We have a cultural opinion of bullying that really contributes to bullying's existence. Not only do we expect it, we put the responsibility of preventing bullying on the victims and potential victims.

Saying that the mother that 'allows' her boy to wear pink shoes is taking part in the bullying that might happen to the child is no different than saying that women in short skirts are complacent should they be raped.

There's a bully and a rapist at fault for either form of assault. But many voices in our society aren't blaming the bully and the rapist.

Same bullshit behind the message. Same awful culture. Same story we've heard a million times, but we hear this particular one more often, which gives me hope.

If people got as down on the parents of bullies as they did on the parents of girls that want to dress as boys and boys that want to dress as girls perhaps this world might be a better fucking place.
lil_insanity 12th-Dec-2012 08:49 pm (UTC)
This is a good comment and you should feel good.
teacup_werewolf 12th-Dec-2012 08:25 pm (UTC)

She then adds, "Bullying is bad enough as it is without handing tormentors their material on a silver platter."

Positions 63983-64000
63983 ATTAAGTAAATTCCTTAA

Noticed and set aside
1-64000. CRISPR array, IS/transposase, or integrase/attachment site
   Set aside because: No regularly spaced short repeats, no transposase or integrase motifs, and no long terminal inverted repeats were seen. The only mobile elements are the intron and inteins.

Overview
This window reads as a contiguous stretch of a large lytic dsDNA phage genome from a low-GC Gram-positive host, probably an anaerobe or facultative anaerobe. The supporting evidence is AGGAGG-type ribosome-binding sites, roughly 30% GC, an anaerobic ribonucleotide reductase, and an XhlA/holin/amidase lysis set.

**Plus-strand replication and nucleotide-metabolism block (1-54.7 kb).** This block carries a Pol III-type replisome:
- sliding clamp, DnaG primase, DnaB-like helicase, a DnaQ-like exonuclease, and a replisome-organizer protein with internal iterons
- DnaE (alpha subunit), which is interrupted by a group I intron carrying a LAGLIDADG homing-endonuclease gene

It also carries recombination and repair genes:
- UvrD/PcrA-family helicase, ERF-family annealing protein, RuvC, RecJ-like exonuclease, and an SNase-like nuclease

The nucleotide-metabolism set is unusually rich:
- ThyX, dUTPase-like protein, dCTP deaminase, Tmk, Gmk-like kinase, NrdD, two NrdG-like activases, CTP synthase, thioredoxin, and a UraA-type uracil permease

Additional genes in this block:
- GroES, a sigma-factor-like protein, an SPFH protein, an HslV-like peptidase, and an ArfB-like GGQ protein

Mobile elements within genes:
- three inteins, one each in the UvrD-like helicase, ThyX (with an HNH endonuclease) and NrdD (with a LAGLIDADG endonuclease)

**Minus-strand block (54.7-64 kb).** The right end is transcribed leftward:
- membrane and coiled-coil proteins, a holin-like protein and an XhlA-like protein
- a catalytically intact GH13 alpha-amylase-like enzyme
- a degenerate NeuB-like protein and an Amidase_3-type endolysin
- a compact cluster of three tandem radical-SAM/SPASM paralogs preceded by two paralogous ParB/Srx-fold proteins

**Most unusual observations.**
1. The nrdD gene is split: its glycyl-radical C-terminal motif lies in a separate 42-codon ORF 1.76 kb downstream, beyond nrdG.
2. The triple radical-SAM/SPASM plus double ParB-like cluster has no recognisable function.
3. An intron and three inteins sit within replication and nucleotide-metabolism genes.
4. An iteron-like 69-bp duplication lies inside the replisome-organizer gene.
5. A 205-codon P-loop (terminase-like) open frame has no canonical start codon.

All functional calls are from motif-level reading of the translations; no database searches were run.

Nice victim blaming there ma'am. Bullies will bully regardless of what the kid is wearing. How about supporting kids expressing themselves and start challenging the bullies who berate them. Stop defending the bullies who harass gender variant children.
nesmith 12th-Dec-2012 08:29 pm (UTC)
I was bullied for wearing sweat pants in school when all the "cool" kids wore jeans. I started wearing jeans, they bullied me for having poofy hair. I cut my hair short and learned to style it, I was bullied for wearing big, dumb-looking glasses. I started leaving my glasses at home, they bullied me for being fat. They just moved from thing to thing to thing and I'm sure had I been able to lose weight at the time they would have found something else to pick on. You don't win against bullies by rolling over and doing what you think they want.
rainbow_fish 12th-Dec-2012 08:27 pm (UTC)
I love how the response to Assholes Who Do Horrible Things is never "teach them how to not be horrible" and always "don't get them things to be horrible about"